I chose a conveniently sized rock to serve for a mounting block. I clucked my tongue to encourage the pony to follow. Amiably, it walked towards me. When I climbed the rock, the pony stood still in place, as if not merely acquiescing to my desire to ride, but indeed as if offering itself to me were what it wanted most in the world. I swung myself upon its back and kicked.
“Giddup, boy,” I encouraged him.
We ambled off towards Nettlefield Hall. I was cheered by the thought of soon reaching Mrs. Cranford’s cozy fireside. I patted the pony’s neck, noticing for the first time how tangled its mane was, a veritable sea of knots. And how damp! Why, droplets of moisture dripped down its mane and neck. Had it driven itself so hard in its flight that it had worked itself into a lather? I hadn’t noticed that before. Of its own accord, the pony now quickened its pace, as if it too looked forward to a safe haven at the end of the road.
“Whoa,” I told it. “Too fast. It won’t do for either of us if you stumble.”
Instead of obeying, it sped to a canter. How could this elderly pony muster such speed?
I twined my hands in the mane to get a better grip. That was when I noticed the bits of weed knotted there.
Before I had a chance to muse on this oddity, the cantor became a gallop. Had our encounter only interrupted the pony’s reaction to some frightening event? How unlikely that seemed. I leant forward to clasp its neck. That also afforded me the chance to speak in its ear. In as calm a voice as I could manage—for a spooked horse only grows worse if met with heightened emotion—I said, “No, my friend, this won’t do. Slow down. Slow down. We will get to a dry, warm barn soon enough.”
The beast whinnied—a deep eerie sound—and turned its head around to stare at me.
How it had changed! The eyes now glowed an unearthly gold. The lips curled back in a vicious snarl. The face radiated malicious intelligence. It was indeed a gytrash!
I trembled. The gytrash seemed to smirk in satisfaction at my terror, and turned its head back to the road before it. How it managed, I do not know, but the beast’s entire shape had changed; the back I sat upon now was broad and muscular, and high off the ground. The gytrash thundered off the road into the moorland. I held on for dear life.
We crashed and hurtled through the low brush. The strings of my mantle came undone. It slipped down my shoulders and flew off like a banshee into the wind. For a moment I considered flinging myself off after it—might not the soft bracken and heather break my fall? But no doubt the gytrash would then attack me with its hooves, and I would be more helpless than I was now. I tightened my grip.
An image of Branwell rose before me. The trace of Fay blood had always been strongest in him. His encounter with the Otherworld had ruined him for this one. Its beauty had poisoned that of earth for him, rendering everything here pale and passionless and pointless, thus curdling his ambitions and stalling his talents. People thought him a drunkard or opium addict, or both, but I knew his addiction lay elsewhere. He had either killed himself on some lonely heath or returned to the Fay world at last. Would I be the next victim?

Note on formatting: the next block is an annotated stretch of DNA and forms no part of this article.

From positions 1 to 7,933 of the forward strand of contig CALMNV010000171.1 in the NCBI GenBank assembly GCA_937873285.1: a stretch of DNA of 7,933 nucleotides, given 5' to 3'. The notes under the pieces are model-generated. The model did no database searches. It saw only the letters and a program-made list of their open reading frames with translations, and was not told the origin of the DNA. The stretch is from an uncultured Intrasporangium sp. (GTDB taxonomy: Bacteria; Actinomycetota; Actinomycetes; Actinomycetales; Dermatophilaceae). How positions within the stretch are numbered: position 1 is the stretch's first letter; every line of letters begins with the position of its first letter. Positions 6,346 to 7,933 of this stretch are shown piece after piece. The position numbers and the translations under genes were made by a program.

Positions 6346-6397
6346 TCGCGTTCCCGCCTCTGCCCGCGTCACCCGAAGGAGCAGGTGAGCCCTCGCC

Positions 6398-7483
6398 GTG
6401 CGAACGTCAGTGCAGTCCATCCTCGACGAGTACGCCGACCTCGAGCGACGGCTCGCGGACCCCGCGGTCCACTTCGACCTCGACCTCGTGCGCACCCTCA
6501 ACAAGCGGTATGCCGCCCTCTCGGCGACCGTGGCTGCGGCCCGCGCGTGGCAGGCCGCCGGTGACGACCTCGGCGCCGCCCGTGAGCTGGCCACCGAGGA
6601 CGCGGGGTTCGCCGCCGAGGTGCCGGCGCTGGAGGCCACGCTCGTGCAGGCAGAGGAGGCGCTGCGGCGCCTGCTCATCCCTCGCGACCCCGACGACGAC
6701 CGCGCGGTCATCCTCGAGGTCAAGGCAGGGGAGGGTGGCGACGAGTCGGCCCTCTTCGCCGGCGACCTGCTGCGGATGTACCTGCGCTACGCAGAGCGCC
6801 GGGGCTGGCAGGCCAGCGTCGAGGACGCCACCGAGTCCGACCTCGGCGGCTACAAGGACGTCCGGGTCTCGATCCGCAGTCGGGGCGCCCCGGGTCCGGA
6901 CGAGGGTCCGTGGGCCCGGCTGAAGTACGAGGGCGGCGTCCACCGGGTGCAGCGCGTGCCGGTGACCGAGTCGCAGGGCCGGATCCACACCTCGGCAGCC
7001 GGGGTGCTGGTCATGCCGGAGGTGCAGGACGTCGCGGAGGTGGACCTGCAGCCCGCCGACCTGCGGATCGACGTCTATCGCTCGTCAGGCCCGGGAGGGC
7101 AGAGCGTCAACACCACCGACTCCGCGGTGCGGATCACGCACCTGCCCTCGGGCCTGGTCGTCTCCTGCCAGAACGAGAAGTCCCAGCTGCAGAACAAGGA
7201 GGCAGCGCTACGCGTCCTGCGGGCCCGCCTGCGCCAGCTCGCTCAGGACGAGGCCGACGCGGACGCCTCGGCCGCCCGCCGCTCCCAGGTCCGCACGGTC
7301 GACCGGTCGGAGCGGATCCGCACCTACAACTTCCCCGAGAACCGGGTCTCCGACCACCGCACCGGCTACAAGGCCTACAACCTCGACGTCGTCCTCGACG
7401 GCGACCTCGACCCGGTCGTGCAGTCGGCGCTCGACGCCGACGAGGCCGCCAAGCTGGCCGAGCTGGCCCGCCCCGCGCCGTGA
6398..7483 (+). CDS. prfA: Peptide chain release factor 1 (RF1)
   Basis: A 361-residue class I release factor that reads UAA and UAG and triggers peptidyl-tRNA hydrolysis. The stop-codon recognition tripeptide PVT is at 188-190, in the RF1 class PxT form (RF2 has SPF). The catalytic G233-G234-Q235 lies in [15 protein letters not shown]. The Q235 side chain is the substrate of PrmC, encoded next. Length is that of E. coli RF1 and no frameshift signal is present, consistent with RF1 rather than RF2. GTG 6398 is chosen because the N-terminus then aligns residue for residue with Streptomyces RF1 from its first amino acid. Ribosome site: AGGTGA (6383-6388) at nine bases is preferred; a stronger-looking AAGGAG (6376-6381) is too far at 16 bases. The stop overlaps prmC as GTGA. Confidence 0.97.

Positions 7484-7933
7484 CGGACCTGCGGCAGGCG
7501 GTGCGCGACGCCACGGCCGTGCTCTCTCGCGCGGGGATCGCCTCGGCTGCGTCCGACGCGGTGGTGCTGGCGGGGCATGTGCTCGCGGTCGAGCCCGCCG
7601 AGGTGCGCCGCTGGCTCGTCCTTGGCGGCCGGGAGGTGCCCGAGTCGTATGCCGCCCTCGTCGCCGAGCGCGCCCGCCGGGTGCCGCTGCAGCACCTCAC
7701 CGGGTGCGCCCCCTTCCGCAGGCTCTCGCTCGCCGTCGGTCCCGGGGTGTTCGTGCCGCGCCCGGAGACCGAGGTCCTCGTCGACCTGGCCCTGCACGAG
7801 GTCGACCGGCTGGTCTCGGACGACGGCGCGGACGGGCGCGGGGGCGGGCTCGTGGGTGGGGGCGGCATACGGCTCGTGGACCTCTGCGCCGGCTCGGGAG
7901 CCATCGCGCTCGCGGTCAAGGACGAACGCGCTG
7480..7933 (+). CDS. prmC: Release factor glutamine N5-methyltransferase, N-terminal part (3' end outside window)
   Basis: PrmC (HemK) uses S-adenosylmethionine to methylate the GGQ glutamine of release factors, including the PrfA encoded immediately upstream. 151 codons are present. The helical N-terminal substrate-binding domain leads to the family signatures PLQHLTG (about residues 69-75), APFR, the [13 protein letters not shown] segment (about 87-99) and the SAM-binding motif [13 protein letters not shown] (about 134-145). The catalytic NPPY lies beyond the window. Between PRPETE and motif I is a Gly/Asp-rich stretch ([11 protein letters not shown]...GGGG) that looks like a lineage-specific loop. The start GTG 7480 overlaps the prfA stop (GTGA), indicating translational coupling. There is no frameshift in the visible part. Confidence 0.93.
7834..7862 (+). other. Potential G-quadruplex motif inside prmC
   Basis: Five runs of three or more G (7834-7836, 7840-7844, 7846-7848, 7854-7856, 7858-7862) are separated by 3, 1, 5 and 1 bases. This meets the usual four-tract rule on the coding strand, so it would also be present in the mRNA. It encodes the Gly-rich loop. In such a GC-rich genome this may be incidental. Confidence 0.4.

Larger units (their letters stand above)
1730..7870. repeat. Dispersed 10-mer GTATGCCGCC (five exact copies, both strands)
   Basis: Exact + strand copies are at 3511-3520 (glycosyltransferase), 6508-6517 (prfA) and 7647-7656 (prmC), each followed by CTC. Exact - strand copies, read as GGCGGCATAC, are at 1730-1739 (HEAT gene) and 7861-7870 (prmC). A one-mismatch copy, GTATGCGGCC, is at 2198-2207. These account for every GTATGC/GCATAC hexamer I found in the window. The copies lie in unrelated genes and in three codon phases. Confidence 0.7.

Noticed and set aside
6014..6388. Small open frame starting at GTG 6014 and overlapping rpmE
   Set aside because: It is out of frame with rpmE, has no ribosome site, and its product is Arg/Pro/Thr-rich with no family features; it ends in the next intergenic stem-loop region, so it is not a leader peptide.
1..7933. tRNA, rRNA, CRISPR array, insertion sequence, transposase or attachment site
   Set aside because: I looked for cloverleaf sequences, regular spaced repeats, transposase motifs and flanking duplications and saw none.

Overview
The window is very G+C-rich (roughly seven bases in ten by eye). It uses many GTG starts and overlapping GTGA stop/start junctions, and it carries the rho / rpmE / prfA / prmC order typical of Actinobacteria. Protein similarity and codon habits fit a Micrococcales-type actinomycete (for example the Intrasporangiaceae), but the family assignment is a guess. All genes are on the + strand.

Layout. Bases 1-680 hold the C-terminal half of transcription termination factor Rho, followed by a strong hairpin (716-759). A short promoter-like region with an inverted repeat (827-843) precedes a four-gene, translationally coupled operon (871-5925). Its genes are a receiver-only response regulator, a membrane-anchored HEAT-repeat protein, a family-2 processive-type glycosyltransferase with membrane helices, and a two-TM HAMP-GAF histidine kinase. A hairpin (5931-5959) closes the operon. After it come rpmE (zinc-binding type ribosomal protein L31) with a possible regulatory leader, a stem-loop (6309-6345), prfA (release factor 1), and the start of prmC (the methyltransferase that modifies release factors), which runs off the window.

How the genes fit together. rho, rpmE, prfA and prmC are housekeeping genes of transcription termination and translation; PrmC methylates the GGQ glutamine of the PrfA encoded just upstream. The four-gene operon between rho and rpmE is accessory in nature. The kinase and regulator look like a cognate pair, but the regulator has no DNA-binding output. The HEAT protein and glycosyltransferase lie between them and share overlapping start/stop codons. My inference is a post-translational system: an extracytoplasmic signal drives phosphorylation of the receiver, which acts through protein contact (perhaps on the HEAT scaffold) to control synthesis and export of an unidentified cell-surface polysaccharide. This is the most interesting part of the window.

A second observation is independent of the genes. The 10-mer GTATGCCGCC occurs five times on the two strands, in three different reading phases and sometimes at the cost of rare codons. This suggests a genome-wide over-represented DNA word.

The gytrash surged uphill. The labor never slowed it—if anything, the creature went even faster. My hair whipped across my face, obscuring my vision. I spat it from my mouth. There was a small part of me that thrilled at the speed and power of this ride, as if the next step would be to throw off gravity itself and take to the sky. But I knew I did not control my mount—it controlled me; I was merely staving off the inevitable. In none of Tabby’s stories did a gytrash’s victim survive his ride.
As if to confirm my sense of doom, all at once the sky darkened. Could the gytrash summon even the elemental powers? Thunder erupted from the coal black sky, and I could not tell which was louder—that or the pounding of the gytrash’s hooves. A jagged line of lightning rent the sky, yet the rain withheld. The gytrash raced onward.
I had no idea how much time had passed since the creature had spirited me away; it already seemed an eternity. I felt I might go mad. I needed to do something to calm myself, to tie myself to the ordinary world.
“As I was going to St. Ives, I met a man with seven wives,” I chanted, my voice contending with the storm’s. This happy nursery remembrance was the first thing to spring into my mind.
The gytrash galloped on, its hoofbeats making a horrible accompaniment to my utterances. Like Herr Schubert’s Erl-Konig. How Emily had loved to pound the piano’s keys to simulate the horse’s hooves while I sang! A fleeting smile passed my lips at the memory of this innocent hearthside scene. It faded as I realized—like the Earl-King’s victim, I too might be riding to my death.
We crested the hill. Now I beheld it: the lake where the gytrash intended to make an end of me. I felt the creature’s confidence course through its muscles, an exultant trembling. I was glad I could not behold the face of my tormentor.
The lake looked black. I tried to convince myself the waters merely reflected the black of the sky, that they’d look blue in better weather, but I doubted this was an ordinary lake. Green slime coated the surface, and weeds like those twisted in the creature’s mane sprang up along its margins.
“See, saw, Margery Daw,” I croaked. “Ride a cock horse to Banbury cross, to see a fine lady upon a white horse…”